How to Configure a Firewall with UFW on Debian 9

In this tutorial, we will show you how to install and use the UFW firewall system on a Linux VPS running Debian 9. Security is a very important thing to consider when you run your own server.

UFW (Uncomplicated Firewall) is a simple and user-friendly front-end for managing iptables firewall rules – UFW aims to provide an easy to use interface for the user, making a secure server more accessible to more users. It is specially designed for beginner users who are unfamiliar with firewall concepts.

Let’s begin with the installation.

Prerequisites

  • For the purposes of this tutorial, we will use a Debian 9 VPS.
  • Full SSH root access or a user with sudo privileges is also required.

Step 1: Connect via SSH and Update the OS

Connect to your server via SSH as the root user using the following command:

ssh [email protected]IP_ADDRESS -p PORT_NUMBER

Remember to replace “IP_ADDRESS” and “PORT_NUMBER” with your server’s respective IP address and SSH port number.

Before starting with the installation, you will need to update your OS packages to their latest versions. It’s easy to do, and it won’t take more than a few minutes.

You can do this by running the following command:

apt-get update 
apt-get upgrade

Once the updates are completed, we can move on to the next step.

Step 2: Install UFW

By default, UFW is not installed on Debian 9. We can install UFW by running the following command:

apt-get install ufw

Once the installation is complete, we can check the status of UFW using the following command:

ufw status verbose

The output should be similar to the one below:

Status: inactive

UFW is disabled by default to avoid a lockout from the server.

Step 3: Allow SSH Connections

By default, all incoming connections to your Debian VPS are blocked by UFW – nobody can connect to it. Therefore, we will need to allow incoming SSH connections before enabling the UFW firewall.

ufw allow ssh

or

ufw allow 22/tcp

Step 4: Enable UFW

To enable UFW, we can use the command below:

ufw enable

Once enabled, UFW will block all of the incoming connections and allow all outbound connections. To check the default configuration, we can use the following command:

ufw show raw

Or

grep 'DEFAULT_' /etc/default/ufw

The output will looks like this:

DEFAULT_INPUT_POLICY="DROP"
DEFAULT_OUTPUT_POLICY="ACCEPT"
DEFAULT_FORWARD_POLICY="DROP"
DEFAULT_APPLICATION_POLICY="SKIP"

That’s it! Your server now has UFW installed and enabled. As you can see, by default, every incoming connection is denied. We specifically need to open a port if we want to access the server remotely.

Allowing Other Services

We may also need to allow some other incoming connections.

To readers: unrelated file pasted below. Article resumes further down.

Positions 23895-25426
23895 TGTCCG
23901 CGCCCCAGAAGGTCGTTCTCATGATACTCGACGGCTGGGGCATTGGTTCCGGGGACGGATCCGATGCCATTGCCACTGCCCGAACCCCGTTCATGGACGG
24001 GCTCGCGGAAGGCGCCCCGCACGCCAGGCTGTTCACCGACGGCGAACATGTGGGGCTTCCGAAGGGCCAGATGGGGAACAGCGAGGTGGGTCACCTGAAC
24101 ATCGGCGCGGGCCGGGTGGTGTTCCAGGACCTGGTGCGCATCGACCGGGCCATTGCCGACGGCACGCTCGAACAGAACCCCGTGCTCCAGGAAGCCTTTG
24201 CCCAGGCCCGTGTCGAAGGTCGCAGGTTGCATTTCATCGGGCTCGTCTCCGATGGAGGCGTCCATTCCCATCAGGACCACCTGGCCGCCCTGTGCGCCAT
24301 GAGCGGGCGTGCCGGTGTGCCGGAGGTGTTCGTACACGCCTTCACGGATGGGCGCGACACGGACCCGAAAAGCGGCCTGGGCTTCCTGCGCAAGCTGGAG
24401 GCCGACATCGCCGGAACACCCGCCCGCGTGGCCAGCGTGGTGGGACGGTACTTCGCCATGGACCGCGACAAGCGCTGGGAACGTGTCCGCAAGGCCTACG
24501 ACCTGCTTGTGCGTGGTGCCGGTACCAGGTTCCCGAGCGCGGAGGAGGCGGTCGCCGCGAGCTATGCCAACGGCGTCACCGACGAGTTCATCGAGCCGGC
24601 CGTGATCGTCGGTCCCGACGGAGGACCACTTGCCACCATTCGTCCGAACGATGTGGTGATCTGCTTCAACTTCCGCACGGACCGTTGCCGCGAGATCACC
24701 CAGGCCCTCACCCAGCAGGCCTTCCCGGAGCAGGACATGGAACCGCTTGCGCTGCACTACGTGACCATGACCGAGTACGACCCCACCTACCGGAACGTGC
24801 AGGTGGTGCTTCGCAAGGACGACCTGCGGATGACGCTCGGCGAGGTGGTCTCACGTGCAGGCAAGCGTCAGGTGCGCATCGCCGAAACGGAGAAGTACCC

ufw allow 21/tcp
ufw allow 80/tcp
ufw allow 443/tcp

We can check the UFW status using the following command:

ufw status

The output should be similar to one below:

Status: active

To                         Action      From
--                         ------      ----
22/tcp                     ALLOW       Anywhere
21/tcp                     ALLOW       Anywhere
80/tcp                     ALLOW       Anywhere
443/tcp                    ALLOW       Anywhere
22/tcp (v6)                ALLOW       Anywhere (v6)
21/tcp (v6)                ALLOW       Anywhere (v6)
80/tcp (v6)                ALLOW       Anywhere (v6)
443/tcp (v6)               ALLOW       Anywhere (v6)

If we want to deny access to port 80 for example, we have to run the following command:

ufw deny 80/tcp

To delete the rule that allows the incoming connections on port 21, run the following command:

ufw delete allow 21/tcp

Allowing Connections from Specific IP addresses and Port Ranges

We can also allow connections from a specific IP address with the following command:

ufw allow 192.168.10.100

We can use a subnet mask to widen the range:

ufw allow 192.168.10.0/24

We can also combine the IP address, port, and protocol with a single command. For example, in order to allow the connection only from the IP 192.168.10.100, protocol tcp, and to port 22, we have to run the following command:

ufw allow from 192.168.10.100 proto tcp to any port 22

We can also specify port ranges with UFW. For example, to allow TCP ports 1100 to 1200, run the following command:

ufw allow 1100:1200/tcp

If we want to allow UDP on ports 1100 to 1200, for example, we have to use the following command:

ufw allow 1100:1200/udp

Rejecting Incoming Connections

The UFW with deny syntax just ignores traffic. To let the sender know when traffic is being denied, run the command below:

ufw reject 443

If somebody tries to connect to port 443 they will get the following reject message:

telnet: Unable to connect to remote host: Connection refused

Displaying UFW Reports

We can list of rules as they were added with the following command:

ufw show added

The output should be similar to one below:

Added user rules (see 'ufw status' for running firewall):
ufw allow 22/tcp
ufw allow 21/tcp
ufw allow 80/tcp
ufw allow 443/tcp

Disabling UFW

If for some reason we need to disable UFW, we can run the following command:

ufw disable

In order to reset all rules to their default settings, use the following command:

ufw reset

We can use the –help flag for more usage commands:

ufw --help

That’s all – in this tutorial, we learned how to install and enable the UFW firewall system, and we also covered how to add and remove rules on it, with varying levels of criteria.


Of course, you don’t have to configure a firewall with UFW on Debian 9 if you use one of our managed Debian VPS Hosting Services, in which case you can simply ask our expert Linux admins to install and configure UFW on Debian 9 for you. They are available 24×7 and will take care of your request immediately.

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